Polymer-Peptide Conjugates Convert Amyloid into Protein Nanobundles through Fragmentation and Lateral Association

John W. Smith, Xing Jiang, Hyosung An, Alexander M. Barclay, Giuseppe Licari, Emad Tajkhorshid, Edwin G. Moore, Chad M. Rienstra, Jeffrey S. Moore, Qian Chen

Research output: Contribution to journalArticle

Abstract

The assembly of proteins into amyloid fibrils has become linked not only with the progression of myriad human diseases, but also with important biological functions. Understanding and controlling the formation, structure, and stability of amyloid fibrils are therefore major scientific goals. Here we utilize electron microscopy-based approaches combined with quantitative statistical analysis to show how a recently developed class of amyloid modulators - multivalent polymer-peptide conjugates (mPPCs) - can be applied to control the structure and stability of amyloid fibrils. In doing so, we demonstrate that mPPCs are able to convert 40-residue amyloid β-fibrils into ordered nanostructures through a combination of fragmentation and bundling. Fragmentation is shown to be consistent with a model where the rate constant of fragmentation is independent of the fibril length, suggesting a local and specific interaction between fibrils and mPPCs. Subsequent bundling, which was previously not observed, leads to the formation of sheetlike nanostructures that are surprisingly much more uniform than the original fibrils. These nanostructures have dimensions independent of the molecular weight of the mPPC and retain the molecular-level ordering of amyloid fibrils. Overall, we reveal a quantitative and nanoscopic understanding of how mPPCs can be applied to control the structure and stability of amyloid and demonstrate approaches to elucidate nanoscale amyloid phase behavior in the presence of functional macromolecules and other modulators.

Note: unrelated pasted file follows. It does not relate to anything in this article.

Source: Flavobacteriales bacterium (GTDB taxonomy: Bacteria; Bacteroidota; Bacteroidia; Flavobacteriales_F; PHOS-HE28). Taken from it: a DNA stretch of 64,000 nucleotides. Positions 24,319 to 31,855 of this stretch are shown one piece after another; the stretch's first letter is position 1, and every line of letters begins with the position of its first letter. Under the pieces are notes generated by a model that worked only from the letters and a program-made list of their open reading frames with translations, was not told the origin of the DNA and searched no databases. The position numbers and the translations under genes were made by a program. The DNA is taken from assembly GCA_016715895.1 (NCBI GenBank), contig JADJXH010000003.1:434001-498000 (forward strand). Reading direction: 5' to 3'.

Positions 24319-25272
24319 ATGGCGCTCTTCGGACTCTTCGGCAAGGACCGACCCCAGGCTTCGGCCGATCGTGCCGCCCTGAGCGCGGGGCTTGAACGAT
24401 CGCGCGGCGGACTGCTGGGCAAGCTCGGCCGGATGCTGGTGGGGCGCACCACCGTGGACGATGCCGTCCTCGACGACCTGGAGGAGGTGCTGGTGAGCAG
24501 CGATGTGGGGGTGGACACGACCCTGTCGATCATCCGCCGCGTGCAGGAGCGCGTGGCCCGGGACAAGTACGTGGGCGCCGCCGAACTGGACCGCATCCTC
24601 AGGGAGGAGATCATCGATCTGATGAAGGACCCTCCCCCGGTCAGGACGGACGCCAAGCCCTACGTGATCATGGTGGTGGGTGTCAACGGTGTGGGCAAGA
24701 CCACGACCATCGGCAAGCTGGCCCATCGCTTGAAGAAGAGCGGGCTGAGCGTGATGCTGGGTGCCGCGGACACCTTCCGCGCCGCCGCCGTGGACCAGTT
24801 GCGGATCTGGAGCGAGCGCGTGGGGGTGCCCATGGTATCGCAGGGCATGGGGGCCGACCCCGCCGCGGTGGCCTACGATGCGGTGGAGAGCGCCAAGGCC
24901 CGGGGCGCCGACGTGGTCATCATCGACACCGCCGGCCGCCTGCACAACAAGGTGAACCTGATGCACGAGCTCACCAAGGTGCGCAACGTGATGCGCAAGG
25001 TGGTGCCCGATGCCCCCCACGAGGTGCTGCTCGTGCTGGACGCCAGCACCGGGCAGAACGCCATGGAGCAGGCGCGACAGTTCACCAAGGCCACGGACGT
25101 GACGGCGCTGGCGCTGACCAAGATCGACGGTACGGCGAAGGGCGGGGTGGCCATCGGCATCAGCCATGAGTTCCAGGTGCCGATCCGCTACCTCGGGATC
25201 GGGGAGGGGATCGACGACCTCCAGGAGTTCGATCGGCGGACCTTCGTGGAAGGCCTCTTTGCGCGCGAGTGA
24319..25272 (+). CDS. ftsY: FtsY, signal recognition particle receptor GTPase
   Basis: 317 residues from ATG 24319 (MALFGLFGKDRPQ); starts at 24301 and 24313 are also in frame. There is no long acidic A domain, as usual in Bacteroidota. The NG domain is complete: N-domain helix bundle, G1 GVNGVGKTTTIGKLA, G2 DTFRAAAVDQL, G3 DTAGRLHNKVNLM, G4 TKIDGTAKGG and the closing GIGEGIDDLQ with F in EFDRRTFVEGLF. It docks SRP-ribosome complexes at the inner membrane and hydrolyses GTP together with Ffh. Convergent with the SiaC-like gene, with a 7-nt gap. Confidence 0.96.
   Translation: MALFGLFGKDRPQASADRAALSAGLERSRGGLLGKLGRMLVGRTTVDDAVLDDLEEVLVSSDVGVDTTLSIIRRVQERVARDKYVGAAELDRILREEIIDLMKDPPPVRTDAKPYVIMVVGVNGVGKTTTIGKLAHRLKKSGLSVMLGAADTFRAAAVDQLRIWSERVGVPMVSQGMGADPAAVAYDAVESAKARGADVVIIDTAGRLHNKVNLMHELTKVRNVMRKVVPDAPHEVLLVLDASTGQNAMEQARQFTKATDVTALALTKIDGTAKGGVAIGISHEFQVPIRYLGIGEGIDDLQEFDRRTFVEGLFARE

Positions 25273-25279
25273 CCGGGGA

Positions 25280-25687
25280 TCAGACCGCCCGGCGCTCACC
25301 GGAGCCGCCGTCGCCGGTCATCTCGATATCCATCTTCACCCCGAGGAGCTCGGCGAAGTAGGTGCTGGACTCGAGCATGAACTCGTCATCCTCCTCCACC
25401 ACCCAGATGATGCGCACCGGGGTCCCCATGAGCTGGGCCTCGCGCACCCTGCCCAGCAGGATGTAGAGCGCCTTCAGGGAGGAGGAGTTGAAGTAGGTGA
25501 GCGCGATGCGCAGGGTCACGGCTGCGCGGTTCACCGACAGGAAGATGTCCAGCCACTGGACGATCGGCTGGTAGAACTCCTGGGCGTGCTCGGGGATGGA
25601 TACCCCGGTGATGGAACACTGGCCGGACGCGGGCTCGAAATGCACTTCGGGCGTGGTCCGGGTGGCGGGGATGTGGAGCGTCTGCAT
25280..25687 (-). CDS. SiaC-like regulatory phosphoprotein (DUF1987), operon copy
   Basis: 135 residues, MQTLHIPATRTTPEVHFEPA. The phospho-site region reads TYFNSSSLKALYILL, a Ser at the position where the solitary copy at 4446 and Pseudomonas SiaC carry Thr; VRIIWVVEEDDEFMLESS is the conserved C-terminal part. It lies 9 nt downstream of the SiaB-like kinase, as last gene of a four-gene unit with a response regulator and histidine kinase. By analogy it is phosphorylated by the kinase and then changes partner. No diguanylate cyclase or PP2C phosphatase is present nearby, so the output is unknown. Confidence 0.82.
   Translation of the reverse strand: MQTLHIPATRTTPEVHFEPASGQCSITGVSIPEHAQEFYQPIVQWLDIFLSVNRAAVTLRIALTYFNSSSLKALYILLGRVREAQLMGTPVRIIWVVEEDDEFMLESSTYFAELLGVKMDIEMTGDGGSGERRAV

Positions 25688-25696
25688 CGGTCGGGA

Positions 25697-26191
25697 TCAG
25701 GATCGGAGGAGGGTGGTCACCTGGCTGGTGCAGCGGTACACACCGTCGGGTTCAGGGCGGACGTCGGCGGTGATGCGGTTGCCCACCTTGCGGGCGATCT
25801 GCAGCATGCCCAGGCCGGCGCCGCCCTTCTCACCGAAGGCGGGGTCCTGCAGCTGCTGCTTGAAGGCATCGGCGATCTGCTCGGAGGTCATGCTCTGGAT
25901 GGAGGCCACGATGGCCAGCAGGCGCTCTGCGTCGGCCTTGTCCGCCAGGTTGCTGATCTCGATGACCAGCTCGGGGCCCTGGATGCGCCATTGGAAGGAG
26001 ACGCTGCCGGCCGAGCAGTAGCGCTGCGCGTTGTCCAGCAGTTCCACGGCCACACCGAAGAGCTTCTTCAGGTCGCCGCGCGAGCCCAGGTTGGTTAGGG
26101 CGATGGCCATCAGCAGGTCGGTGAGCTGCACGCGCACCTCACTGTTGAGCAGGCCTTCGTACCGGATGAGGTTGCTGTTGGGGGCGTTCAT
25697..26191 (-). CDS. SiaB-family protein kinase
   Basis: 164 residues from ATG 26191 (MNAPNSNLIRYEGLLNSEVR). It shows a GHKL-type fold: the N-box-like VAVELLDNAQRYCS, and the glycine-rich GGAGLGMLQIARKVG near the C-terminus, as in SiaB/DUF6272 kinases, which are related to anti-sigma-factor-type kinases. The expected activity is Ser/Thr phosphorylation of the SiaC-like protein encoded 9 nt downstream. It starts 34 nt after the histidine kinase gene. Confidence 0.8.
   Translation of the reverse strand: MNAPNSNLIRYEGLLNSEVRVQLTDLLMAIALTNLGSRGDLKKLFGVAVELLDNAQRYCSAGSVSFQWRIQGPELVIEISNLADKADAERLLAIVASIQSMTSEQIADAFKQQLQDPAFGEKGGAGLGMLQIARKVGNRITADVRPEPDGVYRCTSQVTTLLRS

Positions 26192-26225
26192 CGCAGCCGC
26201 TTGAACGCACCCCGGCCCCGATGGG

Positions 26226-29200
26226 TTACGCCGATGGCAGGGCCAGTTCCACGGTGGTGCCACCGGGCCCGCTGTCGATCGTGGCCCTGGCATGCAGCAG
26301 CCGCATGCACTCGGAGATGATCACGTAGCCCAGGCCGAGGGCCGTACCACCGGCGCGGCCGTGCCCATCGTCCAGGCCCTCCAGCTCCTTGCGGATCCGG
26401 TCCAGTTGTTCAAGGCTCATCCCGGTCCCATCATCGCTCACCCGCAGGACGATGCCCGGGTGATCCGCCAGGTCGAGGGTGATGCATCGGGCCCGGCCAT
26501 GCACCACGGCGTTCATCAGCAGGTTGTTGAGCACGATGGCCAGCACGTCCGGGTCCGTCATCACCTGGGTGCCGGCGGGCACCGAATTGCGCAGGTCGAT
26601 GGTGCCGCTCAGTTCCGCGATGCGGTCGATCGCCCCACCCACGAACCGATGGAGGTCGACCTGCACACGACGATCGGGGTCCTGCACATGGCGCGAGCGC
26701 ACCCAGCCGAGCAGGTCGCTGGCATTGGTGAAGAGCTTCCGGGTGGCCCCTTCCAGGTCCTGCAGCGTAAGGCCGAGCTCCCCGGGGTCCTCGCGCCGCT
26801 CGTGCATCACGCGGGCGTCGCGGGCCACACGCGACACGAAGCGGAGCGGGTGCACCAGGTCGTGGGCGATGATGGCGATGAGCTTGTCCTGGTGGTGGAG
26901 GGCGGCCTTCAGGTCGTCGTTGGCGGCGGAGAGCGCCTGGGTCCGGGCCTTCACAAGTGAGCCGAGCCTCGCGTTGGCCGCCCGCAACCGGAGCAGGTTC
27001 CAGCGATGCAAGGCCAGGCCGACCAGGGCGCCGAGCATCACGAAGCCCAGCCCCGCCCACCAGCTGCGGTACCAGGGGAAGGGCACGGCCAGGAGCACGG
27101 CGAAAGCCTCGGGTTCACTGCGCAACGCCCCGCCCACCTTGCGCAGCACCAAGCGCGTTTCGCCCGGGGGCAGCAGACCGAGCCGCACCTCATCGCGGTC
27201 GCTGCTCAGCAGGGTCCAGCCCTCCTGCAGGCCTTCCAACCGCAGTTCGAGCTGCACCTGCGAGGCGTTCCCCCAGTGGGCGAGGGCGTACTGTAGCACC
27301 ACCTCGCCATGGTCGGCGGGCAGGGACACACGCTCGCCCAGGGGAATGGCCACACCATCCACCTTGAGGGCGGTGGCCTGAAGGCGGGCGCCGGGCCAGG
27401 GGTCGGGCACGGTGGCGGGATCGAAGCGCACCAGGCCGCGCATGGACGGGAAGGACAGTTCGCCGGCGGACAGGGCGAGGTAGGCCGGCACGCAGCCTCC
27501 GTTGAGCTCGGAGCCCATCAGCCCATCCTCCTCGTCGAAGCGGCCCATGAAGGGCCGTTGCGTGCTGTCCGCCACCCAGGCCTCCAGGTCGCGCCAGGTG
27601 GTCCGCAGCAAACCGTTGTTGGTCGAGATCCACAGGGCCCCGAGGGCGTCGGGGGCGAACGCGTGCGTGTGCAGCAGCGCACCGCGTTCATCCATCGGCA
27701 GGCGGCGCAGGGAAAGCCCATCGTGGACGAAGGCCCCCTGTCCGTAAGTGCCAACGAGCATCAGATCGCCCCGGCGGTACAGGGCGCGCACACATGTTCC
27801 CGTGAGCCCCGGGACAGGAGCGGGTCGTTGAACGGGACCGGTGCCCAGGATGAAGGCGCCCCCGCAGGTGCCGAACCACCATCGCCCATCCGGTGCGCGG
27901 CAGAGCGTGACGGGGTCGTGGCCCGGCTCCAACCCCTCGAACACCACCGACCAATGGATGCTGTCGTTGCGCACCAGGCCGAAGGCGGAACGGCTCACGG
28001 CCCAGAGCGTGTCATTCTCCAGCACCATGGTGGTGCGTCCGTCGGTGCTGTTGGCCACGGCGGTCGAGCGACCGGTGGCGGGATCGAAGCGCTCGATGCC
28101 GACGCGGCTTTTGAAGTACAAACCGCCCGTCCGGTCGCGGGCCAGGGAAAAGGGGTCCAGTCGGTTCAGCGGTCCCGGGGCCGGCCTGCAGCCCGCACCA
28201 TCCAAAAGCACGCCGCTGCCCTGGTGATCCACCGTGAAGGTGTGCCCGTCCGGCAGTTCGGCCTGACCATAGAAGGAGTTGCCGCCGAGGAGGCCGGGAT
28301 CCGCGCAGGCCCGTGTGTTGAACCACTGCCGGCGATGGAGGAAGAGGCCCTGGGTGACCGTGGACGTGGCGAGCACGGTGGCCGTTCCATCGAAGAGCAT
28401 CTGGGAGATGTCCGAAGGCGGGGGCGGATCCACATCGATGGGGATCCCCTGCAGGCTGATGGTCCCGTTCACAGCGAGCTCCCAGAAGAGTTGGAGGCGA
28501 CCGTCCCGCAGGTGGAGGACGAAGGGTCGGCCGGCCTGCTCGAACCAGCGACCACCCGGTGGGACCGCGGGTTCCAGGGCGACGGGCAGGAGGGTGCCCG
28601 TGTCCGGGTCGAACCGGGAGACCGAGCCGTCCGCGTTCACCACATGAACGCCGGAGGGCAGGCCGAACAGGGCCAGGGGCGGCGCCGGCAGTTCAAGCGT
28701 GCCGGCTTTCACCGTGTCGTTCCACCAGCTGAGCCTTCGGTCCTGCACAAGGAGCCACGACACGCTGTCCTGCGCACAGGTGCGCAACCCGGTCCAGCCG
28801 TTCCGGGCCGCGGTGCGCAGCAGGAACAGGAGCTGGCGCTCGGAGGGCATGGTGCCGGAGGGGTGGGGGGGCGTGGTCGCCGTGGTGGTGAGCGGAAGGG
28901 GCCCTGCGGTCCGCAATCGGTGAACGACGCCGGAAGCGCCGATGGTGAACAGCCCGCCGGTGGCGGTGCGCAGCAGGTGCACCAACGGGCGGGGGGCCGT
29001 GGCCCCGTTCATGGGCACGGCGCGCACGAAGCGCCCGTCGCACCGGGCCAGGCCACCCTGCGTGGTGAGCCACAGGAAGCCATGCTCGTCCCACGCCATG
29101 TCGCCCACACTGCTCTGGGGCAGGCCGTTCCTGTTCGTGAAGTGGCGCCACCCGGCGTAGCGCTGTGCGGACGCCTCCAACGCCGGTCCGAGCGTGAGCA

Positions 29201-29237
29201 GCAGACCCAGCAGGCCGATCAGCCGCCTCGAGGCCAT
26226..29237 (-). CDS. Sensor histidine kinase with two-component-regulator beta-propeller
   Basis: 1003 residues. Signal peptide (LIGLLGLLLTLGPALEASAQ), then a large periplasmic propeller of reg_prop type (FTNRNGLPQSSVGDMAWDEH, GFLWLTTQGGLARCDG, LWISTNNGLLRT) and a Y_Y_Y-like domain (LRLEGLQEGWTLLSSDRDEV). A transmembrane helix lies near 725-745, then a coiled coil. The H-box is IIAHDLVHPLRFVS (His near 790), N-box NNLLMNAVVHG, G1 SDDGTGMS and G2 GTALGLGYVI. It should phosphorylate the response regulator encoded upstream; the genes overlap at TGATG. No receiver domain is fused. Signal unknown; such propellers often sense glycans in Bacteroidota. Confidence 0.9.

Original languageEnglish (US)
Pages (from-to)937-945
Number of pages9
JournalACS Applied Nano Materials
Volume3
Issue number2
DOIs
StatePublished - Feb 28 2020

Keywords

  • amyloid
  • functional polymers
  • polymer-peptide conjugates
  • protein electron microscopy
  • protein nanomaterials

ASJC Scopus subject areas

  • Materials Science(all)

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